Monday, January 19, 2009

Moby Dick: Chapters 133 - Epilogue

Chapter 133: The Chase--First Day


[Ahab] suddenly thrust out his face fiercely, snuffing up the sea air as a sagacious ship's dog will, in drawing nigh to some barbarous isle. He declared that a whale must be near.

...A hump like a snow-hill! It is Moby Dick!"
It's not just a white hump. It's a "sparkling hump."
To the credulous mariners it seemed the same silent spout they had so long ago beheld in the moonlit Atlantic and Indian Oceans.
I knew it. We all knew it, didn't we?
...not Jove, not that great majesty Supreme! did surpass the glorified White Whale as he so divinely swam.
The bluish pearl-white of the inside of the jaw was within six inches of Ahab's head, and reached higher than that. In this attitude the White Whale now shook the slight cedar as a mildly cruel cat her mouse.
...then it was that monomaniac Ahab, furious with this tantalizing vicinity of his foe, which placed him all alive and helpless in the very jaws he hated; frenzied with all this, he seized the long bone with his naked hands, and wildly strove to wrench it from its gripe.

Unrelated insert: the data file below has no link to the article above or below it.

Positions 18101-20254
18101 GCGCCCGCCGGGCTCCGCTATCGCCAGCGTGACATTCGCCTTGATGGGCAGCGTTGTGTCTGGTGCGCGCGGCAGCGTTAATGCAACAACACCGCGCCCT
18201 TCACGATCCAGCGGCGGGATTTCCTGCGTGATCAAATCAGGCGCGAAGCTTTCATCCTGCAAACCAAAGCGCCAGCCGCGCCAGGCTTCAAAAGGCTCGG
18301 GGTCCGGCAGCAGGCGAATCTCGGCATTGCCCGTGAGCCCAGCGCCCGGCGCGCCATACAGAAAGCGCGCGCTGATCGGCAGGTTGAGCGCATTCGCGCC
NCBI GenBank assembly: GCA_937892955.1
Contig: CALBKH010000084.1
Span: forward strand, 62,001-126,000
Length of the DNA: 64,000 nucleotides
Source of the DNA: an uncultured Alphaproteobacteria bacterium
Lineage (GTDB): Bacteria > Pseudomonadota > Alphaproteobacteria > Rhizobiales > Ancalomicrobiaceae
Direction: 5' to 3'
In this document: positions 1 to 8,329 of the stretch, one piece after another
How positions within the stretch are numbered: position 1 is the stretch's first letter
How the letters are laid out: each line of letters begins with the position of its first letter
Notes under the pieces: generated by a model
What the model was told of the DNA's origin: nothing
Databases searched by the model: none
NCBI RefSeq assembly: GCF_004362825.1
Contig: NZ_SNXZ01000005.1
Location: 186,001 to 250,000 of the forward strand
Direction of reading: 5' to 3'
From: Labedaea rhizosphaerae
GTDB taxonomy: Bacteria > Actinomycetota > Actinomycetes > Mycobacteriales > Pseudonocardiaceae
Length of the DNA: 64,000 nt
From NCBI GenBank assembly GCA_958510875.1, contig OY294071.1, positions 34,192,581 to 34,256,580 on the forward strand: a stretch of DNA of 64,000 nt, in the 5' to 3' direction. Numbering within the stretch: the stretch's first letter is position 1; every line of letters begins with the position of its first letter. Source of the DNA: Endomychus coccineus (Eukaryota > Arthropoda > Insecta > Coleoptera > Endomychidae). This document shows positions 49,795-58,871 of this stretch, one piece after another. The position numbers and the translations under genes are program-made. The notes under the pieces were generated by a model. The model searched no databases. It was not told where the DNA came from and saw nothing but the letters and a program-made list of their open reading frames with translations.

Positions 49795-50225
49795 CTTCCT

The birds flew round, the boat wheeled round...
But soon resuming his horizontal attitude, Moby Dick swam swiftly round and round the wrecked crew; sideways churning the water in his vengeful wake, as if lashing himself up to still another and more deadly assault.
Then advancing towards the doubloon in the main-mast-- "Men, this gold is mine, for I earned it; but I shall let it abide here till the White Whale is dead; and then, whosoever of ye first raises him, upon the day he shall be killed, this gold is that man's; and if on that day I shall again raise him, then, ten times its sum shall be divided among all of ye! Away now!--the deck is thine, Sir."
The terms have changed. Is it now like a blessing, one that Ahab received and can now bestow on others? Can he bestow fortunes?

Chapter 134: The Chase--Second Day
The hand of Fate had snatched all their souls; and by the stirring perils of the previous day; the rack of the past night's suspense; the fixed, unfearing, blind, reckless way in which their wild craft went plunging towards its flying mark; by all these things, their hearts were bowled along. The wind that made great bellies of their sails, and rushed the vessel on by arms invisible as irresistible; this seemed the symbol of that unseen agency which so enslaved them to the race.